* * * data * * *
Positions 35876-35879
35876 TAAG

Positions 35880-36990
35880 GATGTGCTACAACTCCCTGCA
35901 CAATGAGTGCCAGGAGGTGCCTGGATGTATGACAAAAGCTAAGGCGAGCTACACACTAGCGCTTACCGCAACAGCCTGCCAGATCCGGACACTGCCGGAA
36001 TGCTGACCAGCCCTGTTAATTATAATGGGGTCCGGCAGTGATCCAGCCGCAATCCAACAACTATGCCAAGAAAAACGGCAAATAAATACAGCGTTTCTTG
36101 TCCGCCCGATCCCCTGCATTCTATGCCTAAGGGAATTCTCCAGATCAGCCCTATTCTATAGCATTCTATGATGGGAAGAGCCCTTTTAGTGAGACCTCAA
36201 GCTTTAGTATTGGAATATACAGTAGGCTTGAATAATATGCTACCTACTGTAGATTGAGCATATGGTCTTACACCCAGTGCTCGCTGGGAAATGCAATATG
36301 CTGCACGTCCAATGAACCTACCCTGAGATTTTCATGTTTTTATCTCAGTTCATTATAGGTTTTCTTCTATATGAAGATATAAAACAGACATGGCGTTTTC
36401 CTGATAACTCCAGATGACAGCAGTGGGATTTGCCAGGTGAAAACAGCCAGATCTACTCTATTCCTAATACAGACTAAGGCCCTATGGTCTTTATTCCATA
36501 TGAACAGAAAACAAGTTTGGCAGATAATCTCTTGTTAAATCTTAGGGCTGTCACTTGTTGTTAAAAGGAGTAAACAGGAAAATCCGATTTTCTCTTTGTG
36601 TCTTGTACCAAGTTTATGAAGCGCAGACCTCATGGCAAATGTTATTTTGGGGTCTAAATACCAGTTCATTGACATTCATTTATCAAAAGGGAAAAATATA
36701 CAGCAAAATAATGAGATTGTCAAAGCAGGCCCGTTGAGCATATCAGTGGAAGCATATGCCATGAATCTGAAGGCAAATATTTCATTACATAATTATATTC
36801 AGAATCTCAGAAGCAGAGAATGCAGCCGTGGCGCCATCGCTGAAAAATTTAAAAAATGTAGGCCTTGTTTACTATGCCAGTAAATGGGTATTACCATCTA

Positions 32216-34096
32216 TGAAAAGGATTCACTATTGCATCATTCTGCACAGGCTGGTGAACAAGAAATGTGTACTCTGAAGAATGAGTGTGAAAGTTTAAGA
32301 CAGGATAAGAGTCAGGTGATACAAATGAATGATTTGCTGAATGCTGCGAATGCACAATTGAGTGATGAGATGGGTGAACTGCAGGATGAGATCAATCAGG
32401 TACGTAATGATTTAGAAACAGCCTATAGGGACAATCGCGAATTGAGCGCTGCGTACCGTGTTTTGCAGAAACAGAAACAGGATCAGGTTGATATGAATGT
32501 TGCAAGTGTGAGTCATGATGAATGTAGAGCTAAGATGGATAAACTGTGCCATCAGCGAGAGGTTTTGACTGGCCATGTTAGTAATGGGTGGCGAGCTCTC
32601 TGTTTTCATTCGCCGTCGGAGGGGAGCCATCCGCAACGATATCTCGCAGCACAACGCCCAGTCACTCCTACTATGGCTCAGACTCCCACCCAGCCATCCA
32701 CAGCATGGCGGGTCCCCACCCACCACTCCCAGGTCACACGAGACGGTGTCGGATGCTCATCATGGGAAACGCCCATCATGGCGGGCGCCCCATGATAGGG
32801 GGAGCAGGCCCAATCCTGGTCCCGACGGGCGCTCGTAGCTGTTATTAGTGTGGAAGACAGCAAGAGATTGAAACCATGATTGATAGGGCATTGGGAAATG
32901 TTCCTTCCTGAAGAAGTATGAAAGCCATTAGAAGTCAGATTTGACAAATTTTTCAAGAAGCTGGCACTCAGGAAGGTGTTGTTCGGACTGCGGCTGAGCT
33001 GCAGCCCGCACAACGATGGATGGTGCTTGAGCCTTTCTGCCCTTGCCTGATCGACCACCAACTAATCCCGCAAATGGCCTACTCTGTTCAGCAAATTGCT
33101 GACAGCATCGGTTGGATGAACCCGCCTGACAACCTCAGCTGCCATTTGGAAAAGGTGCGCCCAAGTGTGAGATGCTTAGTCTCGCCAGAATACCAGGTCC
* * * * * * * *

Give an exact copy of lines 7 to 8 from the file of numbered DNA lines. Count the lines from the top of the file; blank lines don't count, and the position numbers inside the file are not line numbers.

36101 TCCGCCCGATCCCCTGCATTCTATGCCTAAGGGAATTCTCCAGATCAGCCCTATTCTATAGCATTCTATGATGGGAAGAGCCCTTTTAGTGAGACCTCAA
36201 GCTTTAGTATTGGAATATACAGTAGGCTTGAATAATATGCTACCTACTGTAGATTGAGCATATGGTCTTACACCCAGTGCTCGCTGGGAAATGCAATATG